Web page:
The beam 22 after passing through the diaphragm 28 encounters a first beam splitter 30, wherein a portion is reflected and a portion is transmitted. The transmitted portion encounters a second beam splitter 32, wherein a portion is reflected and a portion is transmitted. The portion that is transmitted at the second beam splitter may be used for other diagnostic purposes or may be sent to a beam dump 34, as shown in FIG. 2d.

The beam portion reflected at the first beam splitter 30, which may be 5% of the intensity of the beam that is incident on the first beam splitter 30, is shown encountering a half-wave plate 36. At this point, i.e., prior to encountering the half-wave plate 36, most of the intensity of the beam is due to stimulated emission and is sigma polarized, as shown. The ASE is not polarized, and thus roughly half of the ASE intensity is of each polarization both before and after passing the half-wave plate. The principal polarization direction of the beam reflected at the first beam splitter 30 is transformed at the half-wave plate 36 from sigma polarization to pi polarization, as shown.

The beam then encounters a beam expander for expanding the beam preferably by around eight times. A first prism 38 of the beam expander preferably has an entrance face oriented at Brewster's angle to the incident beam, such that only pi polarized light is reflected to a beam dump 39 and substantially all sigma polarized light is transmitted which includes substantially only ASE light. The beam expander shown in FIG. 2d includes a second beam expander prism 40.

The expanded beam then encounters an optical etalon 42 for selecting a single narrow portion of the linewidth of the beam. An optional second etalon 44 may be used for further line-narrowing. The main line-narrowed portion of the beam reflected at the beam splitter 30 is filtered out at the etalon 42 or etalons 42, 44. A far higher proportion of the beam transmitted by the etalon 42 or etalons 42, 44 is ASE radiation than of the beam reflected at the beam splitter 30. Instead of using the etalon 42 or etalons 42, 44, another spectral filter may be used such as a grating, a prism or another interferometric device.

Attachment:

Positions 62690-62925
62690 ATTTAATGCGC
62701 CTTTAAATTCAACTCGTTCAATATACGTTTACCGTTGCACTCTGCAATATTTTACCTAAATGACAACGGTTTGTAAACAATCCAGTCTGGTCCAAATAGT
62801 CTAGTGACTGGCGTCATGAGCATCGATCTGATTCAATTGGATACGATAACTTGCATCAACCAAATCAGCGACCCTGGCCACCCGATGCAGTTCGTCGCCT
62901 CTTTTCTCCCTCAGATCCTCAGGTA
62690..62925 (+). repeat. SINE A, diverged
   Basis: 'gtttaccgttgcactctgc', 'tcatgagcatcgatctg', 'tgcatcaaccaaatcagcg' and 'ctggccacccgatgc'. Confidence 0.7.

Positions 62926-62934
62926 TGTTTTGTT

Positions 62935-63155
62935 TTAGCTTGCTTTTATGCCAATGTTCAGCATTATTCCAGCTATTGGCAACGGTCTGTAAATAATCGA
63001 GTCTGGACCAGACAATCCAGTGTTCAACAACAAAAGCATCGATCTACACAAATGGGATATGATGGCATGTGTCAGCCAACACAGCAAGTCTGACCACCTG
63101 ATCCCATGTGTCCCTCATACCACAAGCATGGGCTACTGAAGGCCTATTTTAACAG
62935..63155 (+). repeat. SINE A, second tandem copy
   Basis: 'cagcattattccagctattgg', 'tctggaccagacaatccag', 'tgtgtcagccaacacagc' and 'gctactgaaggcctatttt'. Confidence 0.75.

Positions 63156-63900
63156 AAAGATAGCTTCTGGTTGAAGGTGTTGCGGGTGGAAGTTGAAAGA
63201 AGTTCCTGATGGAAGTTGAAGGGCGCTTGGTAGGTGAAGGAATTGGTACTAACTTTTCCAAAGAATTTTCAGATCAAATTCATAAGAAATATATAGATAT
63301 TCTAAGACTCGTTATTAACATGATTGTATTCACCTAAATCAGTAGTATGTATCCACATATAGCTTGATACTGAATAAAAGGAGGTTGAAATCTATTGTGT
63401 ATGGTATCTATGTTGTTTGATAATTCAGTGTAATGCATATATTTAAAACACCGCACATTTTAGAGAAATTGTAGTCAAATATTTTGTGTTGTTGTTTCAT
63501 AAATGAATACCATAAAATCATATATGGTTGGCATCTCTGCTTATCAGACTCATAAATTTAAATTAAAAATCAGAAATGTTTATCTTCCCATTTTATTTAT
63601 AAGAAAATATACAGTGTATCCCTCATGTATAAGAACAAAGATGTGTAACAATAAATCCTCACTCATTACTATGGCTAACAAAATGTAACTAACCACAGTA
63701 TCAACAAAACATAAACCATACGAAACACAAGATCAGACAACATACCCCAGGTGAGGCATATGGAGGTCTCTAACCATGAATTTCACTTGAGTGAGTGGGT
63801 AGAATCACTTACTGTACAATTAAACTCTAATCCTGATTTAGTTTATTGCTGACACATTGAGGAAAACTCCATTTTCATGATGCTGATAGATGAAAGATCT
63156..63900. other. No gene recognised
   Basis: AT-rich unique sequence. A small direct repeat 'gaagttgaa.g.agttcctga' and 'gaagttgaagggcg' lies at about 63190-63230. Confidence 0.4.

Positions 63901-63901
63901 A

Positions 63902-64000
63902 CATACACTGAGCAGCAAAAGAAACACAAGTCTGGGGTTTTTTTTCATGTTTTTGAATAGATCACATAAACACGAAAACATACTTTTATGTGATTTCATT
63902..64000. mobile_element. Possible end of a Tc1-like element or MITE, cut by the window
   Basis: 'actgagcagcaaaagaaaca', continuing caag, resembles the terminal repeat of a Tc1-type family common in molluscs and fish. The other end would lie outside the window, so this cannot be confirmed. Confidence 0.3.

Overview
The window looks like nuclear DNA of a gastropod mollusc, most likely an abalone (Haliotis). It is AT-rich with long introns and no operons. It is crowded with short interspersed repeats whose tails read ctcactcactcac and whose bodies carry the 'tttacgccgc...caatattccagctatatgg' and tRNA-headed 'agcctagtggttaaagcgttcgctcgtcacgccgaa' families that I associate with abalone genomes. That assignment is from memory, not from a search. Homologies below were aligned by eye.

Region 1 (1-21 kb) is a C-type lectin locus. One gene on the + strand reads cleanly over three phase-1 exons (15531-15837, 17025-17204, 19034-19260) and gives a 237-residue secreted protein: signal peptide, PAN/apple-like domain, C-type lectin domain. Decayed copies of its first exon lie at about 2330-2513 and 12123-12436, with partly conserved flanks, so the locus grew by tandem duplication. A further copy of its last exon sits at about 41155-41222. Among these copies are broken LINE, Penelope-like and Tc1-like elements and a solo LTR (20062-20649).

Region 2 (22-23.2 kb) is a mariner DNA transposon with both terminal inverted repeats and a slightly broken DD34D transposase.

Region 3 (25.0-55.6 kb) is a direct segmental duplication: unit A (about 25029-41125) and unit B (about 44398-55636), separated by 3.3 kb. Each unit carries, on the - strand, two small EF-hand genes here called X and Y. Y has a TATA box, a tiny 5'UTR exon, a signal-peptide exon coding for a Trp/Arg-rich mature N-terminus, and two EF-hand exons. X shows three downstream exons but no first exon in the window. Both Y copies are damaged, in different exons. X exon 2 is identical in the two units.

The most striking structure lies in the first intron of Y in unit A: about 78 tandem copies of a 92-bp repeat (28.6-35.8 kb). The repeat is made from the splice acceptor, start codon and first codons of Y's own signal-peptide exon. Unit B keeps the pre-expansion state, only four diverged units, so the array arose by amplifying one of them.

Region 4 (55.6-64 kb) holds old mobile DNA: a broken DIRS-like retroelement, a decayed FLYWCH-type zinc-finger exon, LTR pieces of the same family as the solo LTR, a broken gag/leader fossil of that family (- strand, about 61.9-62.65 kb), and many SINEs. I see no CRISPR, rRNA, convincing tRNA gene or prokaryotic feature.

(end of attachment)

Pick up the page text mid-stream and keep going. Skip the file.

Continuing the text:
After passing through the etalon 42 or etalons 42, 44, the beam is focused by a lens 46 and through a diffuser 48. The beam is then detected at a photodiode 50. As mentioned, the proportion of the ASE in the beam that is detected at the photodiode 50 is far higher than the proportion of the ASE in the main beam 5. In a preferred embodiment, the ratio of the ASE to the stimulated emission detected at the detector 50 is around 1:1. An alternative embodiment would use a spectral filter such as an etalon, grating and/or prism alone, without also incorporating a polarization filter, and another alternative embodiment would use a polarization filter without using a spectral filter, although the use of both is preferred for resolving the ASE signal from the narrow band emission of the laser.

The beam that transmits the beam splitter 30 and is reflected at beam splitter 32 is not subjected to polarizational and spectral filtering within the enclosure 26. The beam reflected at beam splitter 32 encounters a lens 52, a diffuser 54, an attenuator 56, another diffuser 58 and a second photodetector 60. Preferably, the ratio of the ASE to the stimulated emission detected at the detector 60 is less than 1:50.

The detected signals at the detectors 50 and 60 is then input into an oscilloscope 62. The attenuator 56 preferably reduces the intensity of the signal detected at the second photodetector 60 to about the intensity detected at the first photodetector. When the traces are compared next to each other and each having an intensity somewhere preferably late in the temporal profile of the pulse normalized to the other. The trace from the first detector 50 will have a greater intensity at the beginning of the pulse, due to its having a greater contribution of ASE than that detected at the second detector 60. By observing how much greater that intensity is in comparing the two traces, the amount of ASE in the beam can be determined. Preferably, a computer is used to facilitate the calculations.

FIGS. 2e and 2 f show examples of measurements of the ASE in accord with the fifth embodiment of this invention. Referring to FIG. 2e, the trace 62 measured at the first detector 50 is shown clearly having a greater intensity at the front edge of the trace than the trace 64 measured at the second detector 60, and the area A is dependent on the amount of ASE that is in the main beam 5. Referring to FIG. 2f, the trace 66 measured at the first detector 50 is shown clearly having a greater intensity at the front edge of the trace than the trace 68 measured at the second detector 60, and the area B is dependent on the amount of ASE that is in the main beam 5.